First of two alignments for recreational trails approved by county
BY MICHAEL PEÑA
The Santa Clara County Board of Supervisors has given its approval for an alignment for one of two public trails that Stanford is required to build as a condition of the General Use Permit (GUP) that regulates development on university land.
On Sept. 13, the board asked county planners to negotiate an agreement with the university on the construction of the so-called S1-C trail alignment, which runs south from Page Mill Road to Interstate 280, west of Matadero Creek.
The approval is a significant milestone in talks that began when the permit was issued in 2000 when Stanford was negotiating the GUP with the county. The university agreed to build two public recreational trails that were part of the 1995 Countywide Trails Master Plan.
The S1-C alignment deviates significantly from the alignment shown in the county trails master plan, but will provide a superior scenic route, according to Larry Horton, senior associate vice president and director of government and community relations. He added that it also will cost the university millions more to develop than other alternatives considered. Stanford offered the S1-C alignment as part of a comprehensive package that calls for a decision from the board on the alignment of a second trail along the western edge of campus, referred to as the C-1 route.
At the meeting, supervisors directed county planners also to look at alternatives for the C-1 alignment. They asked planners to prepare a state environmental review, if needed, and to present an alignment for the western campus trail by February that is agreed upon by both the county planners and the university. Several C-1 route alternatives have been proposed, all generally following Alpine Road and nearby creeks.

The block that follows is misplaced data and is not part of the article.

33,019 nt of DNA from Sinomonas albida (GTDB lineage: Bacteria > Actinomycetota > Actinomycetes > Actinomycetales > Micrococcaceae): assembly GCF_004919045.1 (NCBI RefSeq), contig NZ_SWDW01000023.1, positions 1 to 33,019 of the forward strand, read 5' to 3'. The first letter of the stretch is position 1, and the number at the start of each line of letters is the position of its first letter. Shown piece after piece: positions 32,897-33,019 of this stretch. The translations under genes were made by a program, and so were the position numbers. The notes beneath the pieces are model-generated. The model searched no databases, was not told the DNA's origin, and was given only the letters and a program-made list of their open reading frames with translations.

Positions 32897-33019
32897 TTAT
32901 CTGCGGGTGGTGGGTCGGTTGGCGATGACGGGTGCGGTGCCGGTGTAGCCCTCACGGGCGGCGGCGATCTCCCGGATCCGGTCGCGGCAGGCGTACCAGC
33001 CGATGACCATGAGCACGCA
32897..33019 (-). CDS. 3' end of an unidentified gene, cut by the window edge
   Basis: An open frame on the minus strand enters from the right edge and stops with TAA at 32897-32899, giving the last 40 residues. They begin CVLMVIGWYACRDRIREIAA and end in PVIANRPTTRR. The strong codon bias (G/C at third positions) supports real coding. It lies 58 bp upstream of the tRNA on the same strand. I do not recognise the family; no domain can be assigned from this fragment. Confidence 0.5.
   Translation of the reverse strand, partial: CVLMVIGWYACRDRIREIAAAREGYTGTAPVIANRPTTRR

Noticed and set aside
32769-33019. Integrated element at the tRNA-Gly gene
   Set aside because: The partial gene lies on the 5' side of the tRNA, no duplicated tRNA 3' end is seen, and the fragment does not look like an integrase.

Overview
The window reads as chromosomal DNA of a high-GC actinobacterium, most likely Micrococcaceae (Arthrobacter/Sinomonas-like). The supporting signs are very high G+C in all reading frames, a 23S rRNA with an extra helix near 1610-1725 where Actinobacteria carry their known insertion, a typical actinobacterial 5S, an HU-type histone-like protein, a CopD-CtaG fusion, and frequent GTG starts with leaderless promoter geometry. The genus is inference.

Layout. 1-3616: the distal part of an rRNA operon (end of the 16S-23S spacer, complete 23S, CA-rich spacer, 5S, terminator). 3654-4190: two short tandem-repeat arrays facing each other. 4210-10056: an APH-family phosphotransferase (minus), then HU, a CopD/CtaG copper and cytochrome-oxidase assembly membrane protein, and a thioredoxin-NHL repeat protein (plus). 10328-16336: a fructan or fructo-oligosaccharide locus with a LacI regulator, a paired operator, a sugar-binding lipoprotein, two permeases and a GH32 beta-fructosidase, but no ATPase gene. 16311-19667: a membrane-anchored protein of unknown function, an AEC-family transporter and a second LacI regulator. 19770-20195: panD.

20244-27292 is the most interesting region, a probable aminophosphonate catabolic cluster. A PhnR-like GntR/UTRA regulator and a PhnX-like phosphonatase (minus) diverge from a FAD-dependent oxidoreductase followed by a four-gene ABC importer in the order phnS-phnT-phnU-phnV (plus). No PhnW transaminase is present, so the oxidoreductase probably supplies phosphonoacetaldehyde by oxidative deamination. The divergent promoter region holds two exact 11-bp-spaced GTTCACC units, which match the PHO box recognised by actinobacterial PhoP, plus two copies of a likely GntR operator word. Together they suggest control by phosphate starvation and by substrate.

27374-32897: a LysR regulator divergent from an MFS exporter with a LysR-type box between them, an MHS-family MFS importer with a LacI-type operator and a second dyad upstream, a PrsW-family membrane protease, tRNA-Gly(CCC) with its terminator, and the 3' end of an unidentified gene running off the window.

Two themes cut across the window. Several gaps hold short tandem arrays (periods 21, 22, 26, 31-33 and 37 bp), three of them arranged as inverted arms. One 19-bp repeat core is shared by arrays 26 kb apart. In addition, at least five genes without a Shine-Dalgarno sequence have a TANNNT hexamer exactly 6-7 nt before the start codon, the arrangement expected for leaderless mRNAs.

Since 2002, Stanford has been asked to consider funding environmental reviews of nine possible routes, including routes into the interior of the Dish area. Although the GUP and the county master plan show the trails on the periphery of Stanford land, seven environmental groups had lobbied for more interior routes.
In addition to calling for alignment of trails away from sensitive ecosystems, the environmental organizations urged the county to require that the trails connect to other existing and planned trails, avoid busy intersections and be designed for recreational use, not transportation.
Grassroots organizations such as the Stanford Open Space Alliance and the Committee for Green Foothills have argued that the alignments in the Countywide Trails Master Plan were intended as a guide, not a mandate. Both groups did not actively oppose the S1-C route, although their stance has been that other recreationally preferable alignments were not considered at this month's hearing.
The supervisors asked that planners give a status report on Dec. 13 regarding talks on both alignments.